Your exercise ceiling will be lower on high-intensity runs. The higher the intensity of a run, the higher percentage of carbohydrates you burn for energy compared to fat. Any intensity above your lactate threshold relies on carbohydrates; fat oxidation cannot easily occur at these intensities. Thus, if you try to only rely on fat oxidation, your exercise ceiling will lower.
Gender is Also a Factor
Poor energy availability during exercise can have adverse effects on health markers for female runners. Poor energy availability can occur outside of the context of fasted running; however, fasted running can be a source of energy deficiency for some female runners, even if they are eating well otherwise. Fasted running creates larger windows of within-day energy deficiency. For women, within-day energy deficiency increases the risk of menstrual irregularities and poor bone health – risks that men do not have to worry about as much. (However, RED-S is a very real concern for male athletes and should not be ignored.)
So, Should You Do Fasted Running?
Ultimately, fasted running is a balance of risk versus reward. Yes, fasted running will improve fat burning. However, fat-burning does not have a significant impact upon performance, particularly when you are running at or above your aerobic threshold (50K or shorter). So, you may burn more fat while running – and that will be the only difference. In fact, your performance could suffer due to poor energy availability.
Importantly, you need to consider whether or not the reward (possible increased fat oxidation) outweighs the risks. These risks include increased injury from soft tissue damage and poor energy availability, lower endurance, and possibly feeling like hot dog sh*t. If it does for you and you feel okay, proceed with caution. But if you have performance goals, have a history of disordered eating, have menstrual irregularities, or are injury-prone, it is best to skip fasted running and focus on fueling your body well.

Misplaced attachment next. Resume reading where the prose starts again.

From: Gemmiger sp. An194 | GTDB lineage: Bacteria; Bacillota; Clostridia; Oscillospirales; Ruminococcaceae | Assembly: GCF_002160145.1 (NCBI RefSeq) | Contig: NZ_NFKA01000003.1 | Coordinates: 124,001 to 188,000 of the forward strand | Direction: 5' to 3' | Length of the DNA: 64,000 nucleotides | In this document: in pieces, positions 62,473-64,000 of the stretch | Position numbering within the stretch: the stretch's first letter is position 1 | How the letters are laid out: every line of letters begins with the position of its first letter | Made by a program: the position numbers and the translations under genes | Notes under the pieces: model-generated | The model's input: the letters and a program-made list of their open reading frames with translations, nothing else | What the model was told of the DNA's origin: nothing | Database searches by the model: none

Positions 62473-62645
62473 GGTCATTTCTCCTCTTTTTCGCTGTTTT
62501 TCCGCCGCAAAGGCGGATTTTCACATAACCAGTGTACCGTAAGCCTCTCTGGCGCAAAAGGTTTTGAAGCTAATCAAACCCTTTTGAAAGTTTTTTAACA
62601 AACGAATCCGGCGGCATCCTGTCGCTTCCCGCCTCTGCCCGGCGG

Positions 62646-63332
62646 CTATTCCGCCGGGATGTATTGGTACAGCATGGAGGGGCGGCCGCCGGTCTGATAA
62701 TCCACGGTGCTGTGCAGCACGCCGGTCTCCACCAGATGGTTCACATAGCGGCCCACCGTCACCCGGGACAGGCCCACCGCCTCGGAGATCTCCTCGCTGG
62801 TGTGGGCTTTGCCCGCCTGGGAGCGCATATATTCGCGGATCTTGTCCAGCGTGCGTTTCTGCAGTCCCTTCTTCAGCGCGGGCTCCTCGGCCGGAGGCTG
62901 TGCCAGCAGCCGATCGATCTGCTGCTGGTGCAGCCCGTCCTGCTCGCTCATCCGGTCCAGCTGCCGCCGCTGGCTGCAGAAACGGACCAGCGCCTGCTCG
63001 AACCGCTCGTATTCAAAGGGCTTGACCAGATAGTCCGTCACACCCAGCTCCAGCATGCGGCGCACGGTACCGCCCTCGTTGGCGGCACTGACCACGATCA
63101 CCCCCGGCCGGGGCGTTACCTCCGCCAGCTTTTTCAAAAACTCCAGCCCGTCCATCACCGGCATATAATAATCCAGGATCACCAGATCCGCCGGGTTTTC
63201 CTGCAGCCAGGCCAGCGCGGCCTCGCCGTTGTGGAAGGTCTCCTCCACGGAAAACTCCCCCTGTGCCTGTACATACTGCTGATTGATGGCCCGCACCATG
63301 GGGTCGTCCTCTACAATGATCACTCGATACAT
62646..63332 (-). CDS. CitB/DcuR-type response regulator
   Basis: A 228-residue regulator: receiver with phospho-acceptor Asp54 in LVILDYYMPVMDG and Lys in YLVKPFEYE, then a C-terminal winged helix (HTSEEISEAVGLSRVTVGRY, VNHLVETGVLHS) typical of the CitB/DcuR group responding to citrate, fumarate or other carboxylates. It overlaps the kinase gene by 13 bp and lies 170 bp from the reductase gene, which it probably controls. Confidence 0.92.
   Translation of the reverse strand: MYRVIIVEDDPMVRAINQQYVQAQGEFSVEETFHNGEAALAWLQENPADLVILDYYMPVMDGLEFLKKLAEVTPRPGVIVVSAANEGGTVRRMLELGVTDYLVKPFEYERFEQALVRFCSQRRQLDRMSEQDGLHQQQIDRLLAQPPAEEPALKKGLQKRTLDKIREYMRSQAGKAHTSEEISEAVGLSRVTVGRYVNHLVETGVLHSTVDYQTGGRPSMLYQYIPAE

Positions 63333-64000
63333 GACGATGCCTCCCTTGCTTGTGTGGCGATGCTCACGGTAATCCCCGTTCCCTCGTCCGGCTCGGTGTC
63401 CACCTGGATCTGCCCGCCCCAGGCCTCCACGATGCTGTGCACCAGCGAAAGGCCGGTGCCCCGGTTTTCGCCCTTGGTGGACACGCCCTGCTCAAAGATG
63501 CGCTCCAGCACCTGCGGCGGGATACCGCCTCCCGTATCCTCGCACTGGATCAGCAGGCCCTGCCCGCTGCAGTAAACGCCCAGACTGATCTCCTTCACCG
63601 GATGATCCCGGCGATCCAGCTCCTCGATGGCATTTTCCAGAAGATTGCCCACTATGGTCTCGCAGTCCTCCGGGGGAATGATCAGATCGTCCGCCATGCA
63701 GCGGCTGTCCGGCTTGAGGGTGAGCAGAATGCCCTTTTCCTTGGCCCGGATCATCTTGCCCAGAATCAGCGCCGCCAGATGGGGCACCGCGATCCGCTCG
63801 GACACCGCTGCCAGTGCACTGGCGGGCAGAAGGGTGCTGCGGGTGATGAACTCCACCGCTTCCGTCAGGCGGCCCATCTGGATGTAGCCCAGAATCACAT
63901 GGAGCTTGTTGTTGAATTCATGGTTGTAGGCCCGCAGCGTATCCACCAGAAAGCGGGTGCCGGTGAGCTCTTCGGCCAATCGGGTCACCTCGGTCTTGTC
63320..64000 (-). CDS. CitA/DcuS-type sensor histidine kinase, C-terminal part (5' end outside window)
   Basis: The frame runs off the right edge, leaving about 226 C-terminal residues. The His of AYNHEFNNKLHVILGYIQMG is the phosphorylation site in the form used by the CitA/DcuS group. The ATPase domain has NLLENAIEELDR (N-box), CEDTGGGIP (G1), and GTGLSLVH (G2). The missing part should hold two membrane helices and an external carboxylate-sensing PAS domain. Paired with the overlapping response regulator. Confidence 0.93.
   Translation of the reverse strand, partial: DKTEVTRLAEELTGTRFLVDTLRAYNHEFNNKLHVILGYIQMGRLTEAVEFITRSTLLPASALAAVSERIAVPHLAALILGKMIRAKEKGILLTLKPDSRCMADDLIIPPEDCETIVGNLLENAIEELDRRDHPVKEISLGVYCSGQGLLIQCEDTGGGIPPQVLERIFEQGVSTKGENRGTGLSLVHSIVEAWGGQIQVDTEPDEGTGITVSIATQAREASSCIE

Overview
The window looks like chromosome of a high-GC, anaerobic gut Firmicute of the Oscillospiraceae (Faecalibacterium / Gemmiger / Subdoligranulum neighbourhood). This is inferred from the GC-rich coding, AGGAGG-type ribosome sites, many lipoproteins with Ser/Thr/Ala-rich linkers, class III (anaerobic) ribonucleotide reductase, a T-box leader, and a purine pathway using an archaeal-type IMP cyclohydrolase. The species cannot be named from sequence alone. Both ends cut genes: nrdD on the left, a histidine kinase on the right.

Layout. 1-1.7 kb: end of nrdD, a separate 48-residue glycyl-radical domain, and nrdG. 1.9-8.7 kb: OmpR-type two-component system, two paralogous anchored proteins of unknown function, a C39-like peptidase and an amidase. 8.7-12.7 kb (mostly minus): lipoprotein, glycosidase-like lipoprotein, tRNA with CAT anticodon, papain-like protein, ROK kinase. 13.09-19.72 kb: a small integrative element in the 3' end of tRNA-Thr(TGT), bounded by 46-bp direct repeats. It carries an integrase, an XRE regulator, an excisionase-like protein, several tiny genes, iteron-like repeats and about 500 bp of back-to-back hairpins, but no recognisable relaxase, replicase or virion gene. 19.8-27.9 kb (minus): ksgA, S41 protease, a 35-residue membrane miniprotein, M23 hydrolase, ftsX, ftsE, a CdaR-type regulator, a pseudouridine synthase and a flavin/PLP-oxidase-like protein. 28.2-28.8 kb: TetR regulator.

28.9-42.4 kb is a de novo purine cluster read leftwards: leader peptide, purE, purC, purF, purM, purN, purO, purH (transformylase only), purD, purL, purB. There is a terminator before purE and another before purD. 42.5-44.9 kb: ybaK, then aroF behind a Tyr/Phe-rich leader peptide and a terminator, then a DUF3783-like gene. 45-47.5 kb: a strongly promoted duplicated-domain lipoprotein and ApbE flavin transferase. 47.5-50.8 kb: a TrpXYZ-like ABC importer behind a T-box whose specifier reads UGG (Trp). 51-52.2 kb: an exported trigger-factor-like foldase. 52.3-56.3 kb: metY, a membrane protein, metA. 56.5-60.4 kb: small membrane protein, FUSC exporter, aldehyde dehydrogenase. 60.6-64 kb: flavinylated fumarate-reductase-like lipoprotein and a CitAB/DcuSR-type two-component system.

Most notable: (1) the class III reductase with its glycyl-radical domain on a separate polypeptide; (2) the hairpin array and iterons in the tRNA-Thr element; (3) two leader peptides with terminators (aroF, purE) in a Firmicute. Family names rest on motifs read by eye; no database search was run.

Most importantly, you must observe how you feel and how you are performing. If you are skipping pre-run calories and are experiencing a string of injuries and/or feel generally crummy on your runs, then you want to forgo fasted running. If your runs are suddenly slower, you may need calories before a run.
That said, some people who don’t have performance goals may run fasted out of convenience. If you opt for fasted running, only do so before easy runs. Long runs and hard workouts such as interval session have higher energy demands. Fat adaptation will not change how your energy pathways function at higher intensities.
A pre-run snack does not have to be heavy or fancy. All you need is something easy to digest and rich in simple carbohydrates. A banana, a handful of dried fruit, a couple of graham crackers, or a stroopwafel are all light, quick snacks.
(Disclaimer: My master’s degree is in Applied Exercise Science & Sports Nutrition. However, I am not a registered dietitian. If you struggle with energy availability, GI upset on runs, or fueling in general, consult a registered dietitian.)